Cead mile failte. I have trouble spelling it and certainly never mastered saying it, but it means “a hundred thousand welcomes” in Irish and it really connected with me. This greeting embodies the feeling of being a visitor to Ireland which goes beyond just feeling welcome, to feeling they are really genuinely happy to have you. They don’t expect anything from you, they’re just glad you’ve come.
Ireland is a beautiful country in so many ways. The land varies from flat to rolling hills, all a million brilliant shades of green. Hillsides are crisscrossed by stone walls or hedgerows and dotted with hundreds of little white sheep. It’s not called the “Emerald Isle” for nothing. Around every curve in the (very) narrow winding road is another crumbling tower, medieval castle or historic abbey.
All those beautiful pictures you’ve seen of the Irish countryside – the rocky coastline, old ruins and picturesque pubs – its really like that. Everywhere.
Its hard to make any progress driving across the country because you keep stopping for yet another photo.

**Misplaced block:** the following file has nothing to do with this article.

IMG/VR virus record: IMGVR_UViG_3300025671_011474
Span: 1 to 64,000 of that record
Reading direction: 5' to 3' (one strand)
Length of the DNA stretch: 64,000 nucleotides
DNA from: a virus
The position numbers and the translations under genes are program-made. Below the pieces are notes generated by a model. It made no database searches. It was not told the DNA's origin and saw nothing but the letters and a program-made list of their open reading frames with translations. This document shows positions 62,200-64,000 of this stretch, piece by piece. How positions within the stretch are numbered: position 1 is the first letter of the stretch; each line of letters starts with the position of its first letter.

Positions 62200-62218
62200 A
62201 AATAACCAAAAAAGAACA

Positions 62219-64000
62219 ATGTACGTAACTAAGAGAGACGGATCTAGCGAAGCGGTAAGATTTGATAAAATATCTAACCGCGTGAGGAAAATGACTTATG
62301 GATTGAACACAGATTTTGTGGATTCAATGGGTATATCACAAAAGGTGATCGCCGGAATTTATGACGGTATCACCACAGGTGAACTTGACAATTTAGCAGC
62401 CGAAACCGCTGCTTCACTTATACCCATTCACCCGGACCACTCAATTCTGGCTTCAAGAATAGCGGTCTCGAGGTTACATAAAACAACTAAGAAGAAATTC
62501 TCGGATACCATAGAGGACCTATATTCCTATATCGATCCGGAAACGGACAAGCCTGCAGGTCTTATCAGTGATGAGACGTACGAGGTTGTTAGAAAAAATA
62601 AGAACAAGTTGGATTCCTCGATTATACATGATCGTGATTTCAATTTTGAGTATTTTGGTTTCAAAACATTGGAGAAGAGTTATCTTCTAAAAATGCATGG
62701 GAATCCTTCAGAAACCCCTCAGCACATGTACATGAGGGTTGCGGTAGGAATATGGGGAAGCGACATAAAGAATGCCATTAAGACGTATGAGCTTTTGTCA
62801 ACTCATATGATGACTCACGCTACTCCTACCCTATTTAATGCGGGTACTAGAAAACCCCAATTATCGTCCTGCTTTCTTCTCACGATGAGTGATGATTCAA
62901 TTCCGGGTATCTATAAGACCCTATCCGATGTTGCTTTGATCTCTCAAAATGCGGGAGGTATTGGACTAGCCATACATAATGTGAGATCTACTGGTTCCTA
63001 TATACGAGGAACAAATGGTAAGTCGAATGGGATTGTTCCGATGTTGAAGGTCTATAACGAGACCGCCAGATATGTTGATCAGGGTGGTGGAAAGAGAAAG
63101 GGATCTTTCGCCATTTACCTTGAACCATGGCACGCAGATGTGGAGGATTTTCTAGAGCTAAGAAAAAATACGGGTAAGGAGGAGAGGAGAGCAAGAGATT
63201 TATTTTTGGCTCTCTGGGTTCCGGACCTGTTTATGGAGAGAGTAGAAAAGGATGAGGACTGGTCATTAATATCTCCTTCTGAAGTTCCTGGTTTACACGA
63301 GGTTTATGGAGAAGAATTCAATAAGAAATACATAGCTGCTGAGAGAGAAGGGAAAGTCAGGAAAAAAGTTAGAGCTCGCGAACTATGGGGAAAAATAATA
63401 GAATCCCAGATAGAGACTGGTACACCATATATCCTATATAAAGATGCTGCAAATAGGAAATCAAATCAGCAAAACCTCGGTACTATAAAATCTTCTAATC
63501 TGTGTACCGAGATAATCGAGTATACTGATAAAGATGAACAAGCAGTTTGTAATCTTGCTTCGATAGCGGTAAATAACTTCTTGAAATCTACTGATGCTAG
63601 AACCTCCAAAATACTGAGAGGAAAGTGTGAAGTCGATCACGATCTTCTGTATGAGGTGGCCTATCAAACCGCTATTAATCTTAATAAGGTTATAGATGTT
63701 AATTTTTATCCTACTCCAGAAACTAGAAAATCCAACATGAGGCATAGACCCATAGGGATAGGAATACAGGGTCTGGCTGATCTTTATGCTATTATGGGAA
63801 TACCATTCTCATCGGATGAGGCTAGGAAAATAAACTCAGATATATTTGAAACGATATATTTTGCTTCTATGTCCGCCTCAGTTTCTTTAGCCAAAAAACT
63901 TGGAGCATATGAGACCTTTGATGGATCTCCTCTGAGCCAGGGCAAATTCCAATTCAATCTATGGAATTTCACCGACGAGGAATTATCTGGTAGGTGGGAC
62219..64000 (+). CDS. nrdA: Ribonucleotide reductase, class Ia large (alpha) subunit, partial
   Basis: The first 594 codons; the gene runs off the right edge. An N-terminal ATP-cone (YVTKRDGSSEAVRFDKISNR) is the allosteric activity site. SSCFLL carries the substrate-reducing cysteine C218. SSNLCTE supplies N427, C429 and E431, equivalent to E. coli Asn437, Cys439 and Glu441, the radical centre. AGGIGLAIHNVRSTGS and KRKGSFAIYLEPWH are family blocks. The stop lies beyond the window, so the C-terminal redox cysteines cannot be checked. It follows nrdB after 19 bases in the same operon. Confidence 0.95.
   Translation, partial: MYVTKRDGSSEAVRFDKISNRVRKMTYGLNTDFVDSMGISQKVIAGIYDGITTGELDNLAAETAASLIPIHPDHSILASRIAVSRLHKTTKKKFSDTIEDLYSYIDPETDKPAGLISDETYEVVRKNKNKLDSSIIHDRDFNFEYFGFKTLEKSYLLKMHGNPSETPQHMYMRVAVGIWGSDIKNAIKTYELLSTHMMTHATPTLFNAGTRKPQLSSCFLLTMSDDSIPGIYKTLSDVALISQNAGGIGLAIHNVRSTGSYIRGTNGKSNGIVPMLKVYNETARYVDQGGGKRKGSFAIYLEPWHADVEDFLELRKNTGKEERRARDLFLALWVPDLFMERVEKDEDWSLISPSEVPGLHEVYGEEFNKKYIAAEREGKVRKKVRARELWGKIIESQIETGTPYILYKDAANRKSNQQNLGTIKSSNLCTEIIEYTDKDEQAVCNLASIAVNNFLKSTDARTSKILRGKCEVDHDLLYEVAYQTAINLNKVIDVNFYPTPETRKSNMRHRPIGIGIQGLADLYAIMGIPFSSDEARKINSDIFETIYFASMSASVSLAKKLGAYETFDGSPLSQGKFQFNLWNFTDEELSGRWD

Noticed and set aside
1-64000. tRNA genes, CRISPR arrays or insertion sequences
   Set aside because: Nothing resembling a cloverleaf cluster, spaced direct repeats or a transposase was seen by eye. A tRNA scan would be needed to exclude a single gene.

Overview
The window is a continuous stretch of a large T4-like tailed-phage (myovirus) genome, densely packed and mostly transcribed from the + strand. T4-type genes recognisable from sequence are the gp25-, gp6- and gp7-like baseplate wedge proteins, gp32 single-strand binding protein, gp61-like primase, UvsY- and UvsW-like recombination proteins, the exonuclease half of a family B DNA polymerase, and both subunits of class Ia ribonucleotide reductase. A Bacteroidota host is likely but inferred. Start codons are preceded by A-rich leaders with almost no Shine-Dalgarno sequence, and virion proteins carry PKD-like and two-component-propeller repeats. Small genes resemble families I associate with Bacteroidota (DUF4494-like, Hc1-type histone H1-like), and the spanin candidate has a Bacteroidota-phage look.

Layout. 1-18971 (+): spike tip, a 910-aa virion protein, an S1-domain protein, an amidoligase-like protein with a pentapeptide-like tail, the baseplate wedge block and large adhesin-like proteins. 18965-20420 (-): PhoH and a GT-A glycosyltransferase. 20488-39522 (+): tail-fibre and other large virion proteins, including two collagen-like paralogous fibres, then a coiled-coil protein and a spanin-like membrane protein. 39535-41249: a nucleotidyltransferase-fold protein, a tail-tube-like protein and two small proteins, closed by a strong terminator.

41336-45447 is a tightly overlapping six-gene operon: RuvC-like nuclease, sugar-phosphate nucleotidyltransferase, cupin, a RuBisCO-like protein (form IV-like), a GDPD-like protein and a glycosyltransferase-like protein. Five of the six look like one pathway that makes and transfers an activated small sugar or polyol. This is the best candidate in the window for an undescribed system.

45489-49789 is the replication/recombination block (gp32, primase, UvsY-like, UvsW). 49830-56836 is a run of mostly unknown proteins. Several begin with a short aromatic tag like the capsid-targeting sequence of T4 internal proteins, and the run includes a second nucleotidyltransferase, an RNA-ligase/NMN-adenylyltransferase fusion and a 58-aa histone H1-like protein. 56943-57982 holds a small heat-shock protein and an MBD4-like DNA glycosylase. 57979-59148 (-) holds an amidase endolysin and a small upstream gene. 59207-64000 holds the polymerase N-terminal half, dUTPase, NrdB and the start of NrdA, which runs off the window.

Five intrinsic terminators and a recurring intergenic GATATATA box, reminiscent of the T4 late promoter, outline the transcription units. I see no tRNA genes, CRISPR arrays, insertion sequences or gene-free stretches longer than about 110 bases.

As beautiful as the scenery is, its exceeded by the Irish people themselves. These are hardworking people who are close to the land. “Salt of the earth” is a term I’ve heard before used to refer to a genuine, good and solid individual, but I heard it used a lot here and it seemed especially apt. My impressions of the Irish are of outgoing, friendly people with an incredible sense of humor. These are people you want to spend some time with – maybe over a pint at the pub.
If you have Irish heritage, you’ll be welcomed as family and if not, they’ll find another reason to welcome you just as enthusiastically. Storytelling is an important part of the culture and maybe that’s why you find that people don’t just say hi, they engage and ask you questions. You can bet they’ll tell you their story but they want to know yours too.
And that brings me to the importance of the pub, as a center of community.
We saw towns that were just a blip in the road, couldn’t have had more than 300 people – and they still had 5 pubs.
Irish pubs are not places you sit quietly in the corner and drink alone.
When the work is done, Irish folks like to kick back and have a pint.
The Irish do indeed have an intense pride in their country – the land, music, language, food and of course the beer and whiskey.
I’m sure you’ve heard the phrase, particularly popular in the US around St. Patricks Day – “Proud to be Irish!”.
My response after a brief visit is – “As well you should be.”